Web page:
Jason (jcreed) wrote,

Today I learned about a cute new variety of algebraic structure, the generalized ultrametric space, aka "gum space". It's just like an ultrametric space, (which in turn is just like a metric space with a stronger triangle inequality that says d(x,z) ≤ max(d(x,y), d(y,z)) rather than d(x,z) ≤ d(x,y) + d(y,z)) except instead of the metric d taking values in the nonnegative real numbers, you let it take values in some ol' poset-with-least-element.

A nice example of a gum space that is not trivially an ultrametric space is a collection of functions A → B whose "distance from one another" is just the subset of A on which they have different outputs. Here the powerset of A is standing in for R≥0 as the type of "how different can two things be" --- it's actually telling you how they're different, not just how much.

Formally (X, d, (P, ≤, 0)) is a gum space with underlying set X if (P, ≤, 0) is a poset with least element 0, and d : X × X → P has the properties

  1. (Zero) d(x,y) = 0 iff x = y
  2. (Symmetry) d(x,y) = d(y,x)
  3. (Ultrametric Inequality) if d(x,y) ≤ p and d(y,z) ≤ p, then d(x,z) ≤ p

Exercise: when P=R≥ 0 with the usual order, then the ultrametric inequality is the same thing as requiring d(x,z) ≤ max(d(x,y), d(y,z)).

However, and I think this is rather cute, there's still enough machinery in them to prove a standard contracting-map fixed point theorem.

Define a contracting map from one gum space to another to be a map f of the underlying sets such that d(f(x),f(y)) < d(x,y). Say a gum space is spherically complete if the intersection of any chain of balls in it is nonempty. (This condition is a stand-in for the usual notion of Cauchy-completeness)

Theorem (Priess-Crampe and Ribenboim '93) Any contracting map from a spherically complete gum space to itself has a unique fixed point.
Proof (I couldn't find the original paper, so I just reconstructed the following proof from some guesswork, hints in papers that cited it, and vague memories of seeing the Banach fixed point theorem in a topology class long ago) Uniqueness of the fixed point follows immediately from the contracting condition on the function, and the zero axiom of gum spaces.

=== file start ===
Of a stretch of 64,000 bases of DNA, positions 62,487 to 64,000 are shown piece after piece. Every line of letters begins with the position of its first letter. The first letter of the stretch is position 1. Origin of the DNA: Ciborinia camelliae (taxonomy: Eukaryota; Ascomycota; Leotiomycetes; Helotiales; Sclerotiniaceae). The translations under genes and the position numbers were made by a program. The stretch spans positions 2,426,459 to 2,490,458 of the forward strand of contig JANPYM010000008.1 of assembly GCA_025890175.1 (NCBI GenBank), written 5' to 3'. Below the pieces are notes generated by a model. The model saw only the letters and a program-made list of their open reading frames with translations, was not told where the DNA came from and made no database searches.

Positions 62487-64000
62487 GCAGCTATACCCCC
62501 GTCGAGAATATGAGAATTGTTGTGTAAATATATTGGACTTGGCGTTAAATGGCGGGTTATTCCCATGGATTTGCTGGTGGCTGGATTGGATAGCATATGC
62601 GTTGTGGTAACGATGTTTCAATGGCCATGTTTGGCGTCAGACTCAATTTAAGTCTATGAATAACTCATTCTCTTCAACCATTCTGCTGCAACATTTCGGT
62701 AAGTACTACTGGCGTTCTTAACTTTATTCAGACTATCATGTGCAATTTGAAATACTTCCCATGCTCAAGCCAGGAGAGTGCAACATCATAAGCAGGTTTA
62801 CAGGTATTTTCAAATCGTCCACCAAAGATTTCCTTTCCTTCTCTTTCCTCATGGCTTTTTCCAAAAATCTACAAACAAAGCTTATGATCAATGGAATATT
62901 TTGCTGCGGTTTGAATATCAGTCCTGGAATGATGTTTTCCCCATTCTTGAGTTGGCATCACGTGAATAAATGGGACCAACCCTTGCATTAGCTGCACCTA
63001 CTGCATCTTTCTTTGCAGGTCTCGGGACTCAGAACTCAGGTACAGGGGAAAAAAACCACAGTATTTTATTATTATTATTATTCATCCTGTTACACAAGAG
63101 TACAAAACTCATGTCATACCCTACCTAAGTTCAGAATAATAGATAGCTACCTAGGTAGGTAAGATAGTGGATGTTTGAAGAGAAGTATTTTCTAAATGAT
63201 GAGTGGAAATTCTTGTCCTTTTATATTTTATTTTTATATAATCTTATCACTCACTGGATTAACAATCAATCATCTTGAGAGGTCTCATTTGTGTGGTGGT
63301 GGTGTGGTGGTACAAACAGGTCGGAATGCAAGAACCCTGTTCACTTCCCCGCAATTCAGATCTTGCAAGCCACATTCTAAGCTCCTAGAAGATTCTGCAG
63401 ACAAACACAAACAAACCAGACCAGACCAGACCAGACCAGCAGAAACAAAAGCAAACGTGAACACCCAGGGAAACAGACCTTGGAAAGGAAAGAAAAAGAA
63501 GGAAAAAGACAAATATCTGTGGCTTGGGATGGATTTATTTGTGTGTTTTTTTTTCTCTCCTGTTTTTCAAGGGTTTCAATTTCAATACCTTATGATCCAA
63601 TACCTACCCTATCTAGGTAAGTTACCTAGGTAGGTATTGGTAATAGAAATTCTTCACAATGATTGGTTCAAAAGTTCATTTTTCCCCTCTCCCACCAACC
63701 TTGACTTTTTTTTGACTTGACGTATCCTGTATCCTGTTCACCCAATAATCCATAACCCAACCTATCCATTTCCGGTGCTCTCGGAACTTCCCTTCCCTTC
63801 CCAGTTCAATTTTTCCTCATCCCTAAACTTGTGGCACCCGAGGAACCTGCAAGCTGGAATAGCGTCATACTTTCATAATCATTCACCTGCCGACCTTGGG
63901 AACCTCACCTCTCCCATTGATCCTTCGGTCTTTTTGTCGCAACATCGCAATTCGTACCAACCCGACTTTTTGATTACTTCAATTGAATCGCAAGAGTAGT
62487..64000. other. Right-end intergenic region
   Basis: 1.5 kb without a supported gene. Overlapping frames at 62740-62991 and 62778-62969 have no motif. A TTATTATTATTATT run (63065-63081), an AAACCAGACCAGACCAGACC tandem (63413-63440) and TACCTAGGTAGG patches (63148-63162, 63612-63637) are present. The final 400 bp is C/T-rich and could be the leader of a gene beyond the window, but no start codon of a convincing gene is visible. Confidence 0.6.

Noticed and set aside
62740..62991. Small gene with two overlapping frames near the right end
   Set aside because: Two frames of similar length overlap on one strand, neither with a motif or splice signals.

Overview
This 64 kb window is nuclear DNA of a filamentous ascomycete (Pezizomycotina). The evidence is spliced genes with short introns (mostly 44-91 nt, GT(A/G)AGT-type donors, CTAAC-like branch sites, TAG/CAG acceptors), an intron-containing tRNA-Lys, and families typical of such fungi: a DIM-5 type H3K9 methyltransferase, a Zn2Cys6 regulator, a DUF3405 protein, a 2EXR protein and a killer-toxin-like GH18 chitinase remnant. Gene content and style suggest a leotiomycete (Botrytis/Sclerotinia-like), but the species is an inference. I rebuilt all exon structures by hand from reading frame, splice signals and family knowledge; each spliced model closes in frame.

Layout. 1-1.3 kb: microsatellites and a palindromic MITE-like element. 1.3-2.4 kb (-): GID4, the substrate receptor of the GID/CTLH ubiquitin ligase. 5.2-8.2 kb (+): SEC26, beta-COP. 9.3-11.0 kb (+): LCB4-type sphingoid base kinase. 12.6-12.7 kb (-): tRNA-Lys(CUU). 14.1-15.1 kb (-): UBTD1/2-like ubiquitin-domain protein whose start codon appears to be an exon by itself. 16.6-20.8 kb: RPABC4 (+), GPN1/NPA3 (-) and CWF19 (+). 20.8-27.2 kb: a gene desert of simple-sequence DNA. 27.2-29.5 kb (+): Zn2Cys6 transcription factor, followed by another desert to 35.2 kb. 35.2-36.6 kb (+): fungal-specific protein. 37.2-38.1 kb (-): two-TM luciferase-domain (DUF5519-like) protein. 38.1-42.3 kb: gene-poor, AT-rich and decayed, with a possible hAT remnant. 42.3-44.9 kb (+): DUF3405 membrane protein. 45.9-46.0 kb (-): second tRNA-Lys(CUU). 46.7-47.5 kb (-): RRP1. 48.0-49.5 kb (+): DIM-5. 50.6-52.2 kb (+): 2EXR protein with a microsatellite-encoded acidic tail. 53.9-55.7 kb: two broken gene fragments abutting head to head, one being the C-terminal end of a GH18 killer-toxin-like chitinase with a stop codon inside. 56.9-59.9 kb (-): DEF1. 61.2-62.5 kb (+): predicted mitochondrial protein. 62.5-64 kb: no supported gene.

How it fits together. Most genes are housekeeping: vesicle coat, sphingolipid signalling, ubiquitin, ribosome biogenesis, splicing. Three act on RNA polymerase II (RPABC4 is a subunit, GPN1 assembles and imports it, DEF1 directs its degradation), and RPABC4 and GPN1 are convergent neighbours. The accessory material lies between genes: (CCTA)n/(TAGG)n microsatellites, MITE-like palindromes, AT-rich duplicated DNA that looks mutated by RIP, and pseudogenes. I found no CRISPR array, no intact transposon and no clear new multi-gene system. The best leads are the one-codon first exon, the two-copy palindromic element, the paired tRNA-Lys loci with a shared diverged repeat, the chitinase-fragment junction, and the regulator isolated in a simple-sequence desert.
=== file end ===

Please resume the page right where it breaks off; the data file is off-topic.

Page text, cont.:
For existence, make the following definitions. A pair (x,p) is a good pair if d(x,f(x)) ≤ p. We abuse notation and let a good pair (x,p) stand for the closed ball B(x,p). So for instance a set S of good pairs is a chain if the set of closed balls {B(x,p)|(x,p) ∈ S} is a chain in the usual sense. Consider the collection of all chains of good pairs in the space, ordered by inclusion. The union of any chain of chains is again a chain, so Zorn's lemma yields a maximum chain C. By spherical completeness, ∩C is nonempty. We argue by contradiction that any point in ∩C must be a fixed point. For suppose otherwise; we have x ∈∩C such that f(x) ≠ x. First of all, also f(x) ∈ ∩C. Why? Let any good pair (y,r) ∈ C be given. We know that x ∈ B(y,r) so d(x,y) ≤ r. Because f is contracting, d(f(x),f(y)) < r. Because (y,r) is a good pair, d(y,f(y)) ≤ r.

Putting these three facts together via the ultrametric inequality, d(x,f(x)) ≤ r, so f(x) ∈ B(y,r). Hence f(x) ∈ ∩C.

Now if we go just one step further iterating f on x, notice that d(f(x),f(f(x))) < d(x, f(x)) since f is contracting, so (f(x), d(f(x),f(f(x)))) is a good pair whose ball does not include x, yet is contained in every ball in C. (This claim tacitly uses the weird ultrametric-specific fact that every point in a ball is its center) We have refuted the maximality of C, QED.
Tags: math, ultrametric

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    Guy from Seattle team we've been working with showed up today at work; no matter how much I'm generally comfortable working with remote teams (and I…

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    Sean's in town at work, good times.

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